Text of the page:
While Cutting Family Planning Funds, Texas Lawmakers Divert Millions To Crisis Pregnancy Centers
Published: November 13, 2013
A notable name in the bunch is Carol Everett, a former abortion clinic director who had a “change of heart” in the ’80s and took over a network of seven CPCs in Dallas. Everett also serves as founder and CEO of Heidi Group, a Christian-based national anti-choice group that once hoped to be the Alternatives to Abortion state contractor, losing out to TPCN. The Round Rock-based CPC network has received thousands in state funds through the Alternatives to Abortion program ($16,175 from September 2009-August 2010 alone). Everett has made a name for herself as a leading figure against the “abortion industry” and even penned a book about it pointedly titled Blood Money: Getting Rich off a Woman’s Right to Choose.
The Current spoke to Joe Pojman, founder and executive director of Texas Alliance for Life, from his office in Austin. TAL spent five Legislative sessions advocating for the plates, finally seeing success in 2011. Pojman said he hoped the money would flow toward organizations that promote adoption services, including pregnancy resource centers. But with millions already directed at CPCs, how could additional funding be rationalized?
“This money is targeted to promote infant adoption, the other state funds are not necessarily targeted to that,” said Pojman.
Pojman refuted the seeming conflict of interest one of his board members may pose to the Choose Life committee as well as the others who work with existing state-funded CPCs. Pojman countered that the advisory committee members simply “recommend” who should be awarded the money, they don’t disburse it. However, the state Attorney General’s website clearly indicates the committee will not only review grant applications but “distribute funds raised” by Choose Life plate sales.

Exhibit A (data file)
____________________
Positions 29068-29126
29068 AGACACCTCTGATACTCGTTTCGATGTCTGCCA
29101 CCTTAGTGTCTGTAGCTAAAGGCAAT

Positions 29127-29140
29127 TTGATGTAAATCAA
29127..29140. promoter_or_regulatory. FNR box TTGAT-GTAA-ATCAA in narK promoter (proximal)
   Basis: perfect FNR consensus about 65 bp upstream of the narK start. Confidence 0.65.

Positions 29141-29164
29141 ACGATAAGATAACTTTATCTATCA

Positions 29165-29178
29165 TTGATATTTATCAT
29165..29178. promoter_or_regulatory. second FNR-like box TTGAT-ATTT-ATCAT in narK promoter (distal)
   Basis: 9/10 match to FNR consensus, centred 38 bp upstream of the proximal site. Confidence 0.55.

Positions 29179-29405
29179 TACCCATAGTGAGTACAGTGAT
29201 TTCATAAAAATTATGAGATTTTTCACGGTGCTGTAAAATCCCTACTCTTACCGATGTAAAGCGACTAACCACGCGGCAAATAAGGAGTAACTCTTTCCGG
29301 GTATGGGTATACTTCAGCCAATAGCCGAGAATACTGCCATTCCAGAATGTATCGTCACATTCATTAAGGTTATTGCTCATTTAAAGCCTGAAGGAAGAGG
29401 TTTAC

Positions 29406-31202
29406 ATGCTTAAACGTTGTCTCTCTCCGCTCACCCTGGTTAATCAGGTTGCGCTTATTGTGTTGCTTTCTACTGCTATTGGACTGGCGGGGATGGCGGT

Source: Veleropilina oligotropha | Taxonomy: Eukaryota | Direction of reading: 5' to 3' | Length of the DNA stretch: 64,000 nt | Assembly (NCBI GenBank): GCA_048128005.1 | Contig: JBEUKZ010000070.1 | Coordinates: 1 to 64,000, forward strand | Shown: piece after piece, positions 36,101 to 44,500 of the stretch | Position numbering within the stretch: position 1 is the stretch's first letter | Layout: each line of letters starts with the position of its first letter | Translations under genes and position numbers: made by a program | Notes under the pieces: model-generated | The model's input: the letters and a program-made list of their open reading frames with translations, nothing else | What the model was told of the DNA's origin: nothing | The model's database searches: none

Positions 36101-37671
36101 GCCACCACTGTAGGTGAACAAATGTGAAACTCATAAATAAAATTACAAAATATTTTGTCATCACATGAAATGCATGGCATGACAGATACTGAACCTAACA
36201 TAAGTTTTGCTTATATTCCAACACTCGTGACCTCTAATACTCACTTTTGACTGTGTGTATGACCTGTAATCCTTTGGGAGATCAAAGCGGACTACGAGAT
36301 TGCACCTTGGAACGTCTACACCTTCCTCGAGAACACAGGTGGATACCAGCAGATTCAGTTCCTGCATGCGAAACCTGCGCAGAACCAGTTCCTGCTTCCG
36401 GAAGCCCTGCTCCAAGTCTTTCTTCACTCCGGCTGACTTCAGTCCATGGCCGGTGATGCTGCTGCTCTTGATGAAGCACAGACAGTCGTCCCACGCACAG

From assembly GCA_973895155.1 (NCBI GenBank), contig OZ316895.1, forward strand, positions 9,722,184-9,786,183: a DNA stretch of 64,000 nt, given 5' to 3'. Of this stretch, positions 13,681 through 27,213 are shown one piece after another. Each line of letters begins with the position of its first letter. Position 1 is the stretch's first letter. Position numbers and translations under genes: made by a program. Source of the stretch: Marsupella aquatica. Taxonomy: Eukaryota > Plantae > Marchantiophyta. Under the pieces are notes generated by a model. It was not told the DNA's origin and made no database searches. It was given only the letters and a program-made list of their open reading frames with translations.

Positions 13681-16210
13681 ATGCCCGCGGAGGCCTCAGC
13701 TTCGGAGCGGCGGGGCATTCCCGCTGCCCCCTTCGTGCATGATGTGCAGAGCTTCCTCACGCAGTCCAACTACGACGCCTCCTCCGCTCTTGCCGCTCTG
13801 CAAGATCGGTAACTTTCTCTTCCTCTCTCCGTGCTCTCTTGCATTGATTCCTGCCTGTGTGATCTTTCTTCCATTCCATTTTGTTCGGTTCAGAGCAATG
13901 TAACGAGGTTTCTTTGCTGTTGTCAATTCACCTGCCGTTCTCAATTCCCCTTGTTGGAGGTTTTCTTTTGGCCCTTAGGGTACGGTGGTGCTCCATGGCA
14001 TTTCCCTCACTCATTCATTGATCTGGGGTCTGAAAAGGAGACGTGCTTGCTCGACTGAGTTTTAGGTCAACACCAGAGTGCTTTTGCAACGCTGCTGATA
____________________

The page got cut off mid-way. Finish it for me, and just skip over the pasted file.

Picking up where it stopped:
“Are You Pregnant? Need Help? Call us,” reads a vague online description for A Woman’s Haven. A short YouTube video promises “loving friendship” for women who stand at a crossroads in their pregnancy decision. Eclipsed by a placard advertising the name of a medical doctor, the brick and mortar sign outside A Woman’s Haven is barely noticeable. The non-descript advertising by CPCs is nothing coincidental, argue critics.
CPCs seek to replicate advertising of actual health providers in an attempt to lure pregnant women like Gonzales who hope to learn about all their medical options, says NARAL’s Busby. There are no rules to ensure CPCs don’t intentionally—or unintentionally—deceive women about their services.
But some municipalities have taken the matter into their own hands. A handful of cities, like Austin, have tried to adopt transparency ordinances requiring CPCs to post signage explicitly indicating they do not offer abortion or birth control or employ licensed health care providers. Citing an infringement on free speech rights and religious freedom, a coalition of CPCs, represented by the conservative legal advocacy group Liberty Institute, fought back against Austin’s ‘truth in advertising’ measure, unanimously passed in 2010. As a result, councilmembers struck the former two disclosures, determining the latter would better hold up in court. At present, the case is still awaiting a judge’s decision, said Liberty Institute’s Gregg Wooding.
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